Mercedes has to deliver with the EQE; the company’s 100-year-plus heritage feels more than a little at stake with its electric executive saloon. We’re finding that the car nails the brief when it comes to some factors – such as comfort and refinement – but it already seems to come with more than a few quirks and caveats as well.
– Mileage: 682
– Efficiency: 2.3 miles/kWh
Welcome to the future. Or what Mercedes would like you to think is the future. The transition from ICE to EV is a constant battle, evidently, in your affections, but it has rarely been more stark than in the executive-saloon class.
New to our fleet is a Mercedes EQE, which is in effect an all-electric alternative to the E-Class saloon, representing the very pinnacle of Merc’s electric car technology. Like the larger Mercedes EQS, it sits on the brand’s bespoke electric architecture, but unlike BMW’s rival 5 Series, it diverges from the petrol-powered saloon in almost every aspect.
Our model is an EQE 300, featuring the entry-level single-motor powertrain that produces 241bhp and 550Nm of torque. Mercedes says this will be the most popular variant, and with the 90kWh battery pack, it claims up to 337 miles of range. It’s not a fast car, but then, sporty driving dynamics are not top of its potential buyers’ wishlists.
Being a top-spec AMG Line Premium Plus, it has all the bells and whistles, including a Burmester stereo, a panoramic glass roof, heated electric seats, adaptive air suspension, rear-wheel steering, digital headlights and Mercedes’ 11.4-inch touchscreen interface and fingerprint recognition.
But it also has 21-inch wheels that have a detrimental effect on range – 40 miles less than models on smaller wheels. The only optional extra is the no-cost Obsidian Black paintwork, but there are some big numbers to consider, namely the extraordinary £86,345 price tag and 2,535kg kerbweight.
We’ll think about those two figures in due course, but now it’s time to start getting under the skin of this new-generation car. Everything, including the car’s underlying packaging, aerodynamics, design and digital make-up are essentially new for Mercedes.
Which is why we’ve decided to start our time with it in a cradle of automotive innovation, the Brooklands Circuit. As well as being the home of Mercedes-Benz World, this was also one of the world’s first purpose-built race tracks. Brooklands represents a sense of innovation that Mercedes is so keen to channel into its new EVs.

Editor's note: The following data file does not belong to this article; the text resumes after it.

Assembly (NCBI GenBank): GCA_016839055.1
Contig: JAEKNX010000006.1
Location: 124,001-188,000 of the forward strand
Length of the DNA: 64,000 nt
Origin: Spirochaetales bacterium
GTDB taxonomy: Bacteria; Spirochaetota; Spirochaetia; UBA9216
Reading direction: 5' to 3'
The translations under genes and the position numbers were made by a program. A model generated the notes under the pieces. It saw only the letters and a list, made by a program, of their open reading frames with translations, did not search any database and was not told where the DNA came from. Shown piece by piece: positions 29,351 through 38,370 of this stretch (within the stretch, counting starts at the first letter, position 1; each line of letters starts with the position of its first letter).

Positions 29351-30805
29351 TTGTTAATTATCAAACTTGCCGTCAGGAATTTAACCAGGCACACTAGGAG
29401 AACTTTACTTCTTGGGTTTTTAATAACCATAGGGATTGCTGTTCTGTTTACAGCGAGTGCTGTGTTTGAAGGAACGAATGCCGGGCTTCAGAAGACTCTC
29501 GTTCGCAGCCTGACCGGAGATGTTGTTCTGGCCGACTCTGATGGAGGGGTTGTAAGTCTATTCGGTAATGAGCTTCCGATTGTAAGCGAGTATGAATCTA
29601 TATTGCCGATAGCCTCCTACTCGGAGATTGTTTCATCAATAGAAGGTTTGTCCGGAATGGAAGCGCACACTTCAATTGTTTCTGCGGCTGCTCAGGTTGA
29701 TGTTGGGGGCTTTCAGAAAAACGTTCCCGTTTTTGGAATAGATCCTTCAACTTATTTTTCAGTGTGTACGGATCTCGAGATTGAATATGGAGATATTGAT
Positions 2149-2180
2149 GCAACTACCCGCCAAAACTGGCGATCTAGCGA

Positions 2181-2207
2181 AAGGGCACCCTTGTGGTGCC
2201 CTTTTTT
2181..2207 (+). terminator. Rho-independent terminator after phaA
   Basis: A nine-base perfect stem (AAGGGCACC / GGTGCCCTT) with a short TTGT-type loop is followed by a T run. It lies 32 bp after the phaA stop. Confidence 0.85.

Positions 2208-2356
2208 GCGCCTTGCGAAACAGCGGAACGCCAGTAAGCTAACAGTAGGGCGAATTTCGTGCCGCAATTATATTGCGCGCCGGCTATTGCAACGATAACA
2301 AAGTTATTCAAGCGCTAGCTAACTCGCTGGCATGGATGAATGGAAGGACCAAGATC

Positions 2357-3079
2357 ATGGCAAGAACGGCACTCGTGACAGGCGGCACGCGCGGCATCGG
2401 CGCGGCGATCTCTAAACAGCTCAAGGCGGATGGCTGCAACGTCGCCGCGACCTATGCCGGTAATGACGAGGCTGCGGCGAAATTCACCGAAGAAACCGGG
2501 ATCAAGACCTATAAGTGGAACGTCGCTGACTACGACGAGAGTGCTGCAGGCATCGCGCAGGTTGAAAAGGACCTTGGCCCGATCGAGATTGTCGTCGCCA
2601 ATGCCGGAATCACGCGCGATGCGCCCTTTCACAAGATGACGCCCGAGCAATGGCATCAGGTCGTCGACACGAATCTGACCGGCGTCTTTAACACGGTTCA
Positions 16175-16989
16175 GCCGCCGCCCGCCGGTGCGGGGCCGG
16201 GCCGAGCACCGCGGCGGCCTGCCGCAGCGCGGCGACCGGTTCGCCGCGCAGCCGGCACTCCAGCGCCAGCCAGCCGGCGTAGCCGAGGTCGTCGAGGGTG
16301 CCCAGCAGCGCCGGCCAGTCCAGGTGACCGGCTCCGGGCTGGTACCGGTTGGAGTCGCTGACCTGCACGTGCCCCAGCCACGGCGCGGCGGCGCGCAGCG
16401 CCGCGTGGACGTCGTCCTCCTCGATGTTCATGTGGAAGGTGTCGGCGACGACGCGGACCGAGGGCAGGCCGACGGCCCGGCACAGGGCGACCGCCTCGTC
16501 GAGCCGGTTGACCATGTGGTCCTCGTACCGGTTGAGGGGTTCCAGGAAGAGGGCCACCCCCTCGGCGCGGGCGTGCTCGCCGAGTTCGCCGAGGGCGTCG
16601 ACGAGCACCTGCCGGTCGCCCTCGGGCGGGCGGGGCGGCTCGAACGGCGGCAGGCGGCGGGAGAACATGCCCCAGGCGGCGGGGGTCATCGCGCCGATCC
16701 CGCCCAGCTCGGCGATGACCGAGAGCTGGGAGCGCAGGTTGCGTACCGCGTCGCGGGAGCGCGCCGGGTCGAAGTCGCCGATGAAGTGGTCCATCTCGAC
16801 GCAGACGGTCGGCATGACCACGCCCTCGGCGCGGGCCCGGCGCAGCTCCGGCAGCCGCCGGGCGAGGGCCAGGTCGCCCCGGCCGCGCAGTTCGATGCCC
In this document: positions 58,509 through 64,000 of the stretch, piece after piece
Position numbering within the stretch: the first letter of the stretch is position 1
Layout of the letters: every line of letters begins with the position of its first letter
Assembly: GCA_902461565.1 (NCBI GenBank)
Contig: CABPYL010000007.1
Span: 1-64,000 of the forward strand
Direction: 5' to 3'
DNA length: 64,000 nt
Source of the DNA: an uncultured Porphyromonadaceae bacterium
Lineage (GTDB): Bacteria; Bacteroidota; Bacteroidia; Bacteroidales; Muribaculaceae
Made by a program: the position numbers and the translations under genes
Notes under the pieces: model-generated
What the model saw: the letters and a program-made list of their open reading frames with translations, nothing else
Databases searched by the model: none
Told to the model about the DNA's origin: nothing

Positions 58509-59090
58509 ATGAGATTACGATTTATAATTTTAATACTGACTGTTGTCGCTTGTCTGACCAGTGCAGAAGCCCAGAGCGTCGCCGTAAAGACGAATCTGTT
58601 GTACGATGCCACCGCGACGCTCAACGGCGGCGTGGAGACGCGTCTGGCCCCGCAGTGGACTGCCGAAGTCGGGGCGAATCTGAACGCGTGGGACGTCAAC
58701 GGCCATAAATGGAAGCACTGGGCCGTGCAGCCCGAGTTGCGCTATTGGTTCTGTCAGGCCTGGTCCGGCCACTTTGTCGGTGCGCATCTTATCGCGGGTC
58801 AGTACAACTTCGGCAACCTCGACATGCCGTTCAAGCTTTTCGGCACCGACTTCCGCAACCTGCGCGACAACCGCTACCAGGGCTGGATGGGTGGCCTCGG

From the Mercedes-Benz streamliners that were constantly on the verge of new land-speed records in the twenties and thirties, to the 300SL Gullwing of the mid-fifties, all represented quantum leaps forward in their fields, something the EQE is aiming to mirror. So the question is whether Mercedes has chosen the correct direction for its new electric luxury car.
We’ll have a clear answer after a few more months, but early impressions are that the EQE is very comfortable and extraordinarily refined. However, we’ve also had a bit of bad luck, when a half-dropped manhole cover took out both passenger-side tyres after barely 300 miles. That wasn’t the fault of the EQE, but it did highlight the reality of 21-inch wheels on such a large, softly suspended car.
Mercedes’ roadside assistance service did all it could, but wild weather and localised flooding on the day meant recovery vehicles were scarce, leading to a fair old wait in the back seat. No matter – a nearby coffee shop and just enough battery on my laptop made it a perfectly useful remote office.
The EQE also seems insistent that the 12V battery is dead or dying, both on the dash and on the MercedesMe app, yet it comes to life without issue when the starter button is pressed. This doesn’t affect anything while I’m driving, but it won’t then allow any remote services like preheating, which is a drag when it’s been below freezing overnight.
Anyway, the car has now returned from a brief stint back at Mercedes, so we’ll get to stretch its legs and see what else is hiding underneath the EQE’s smooth skin. Best we buckle up, because there’s a lot to get through.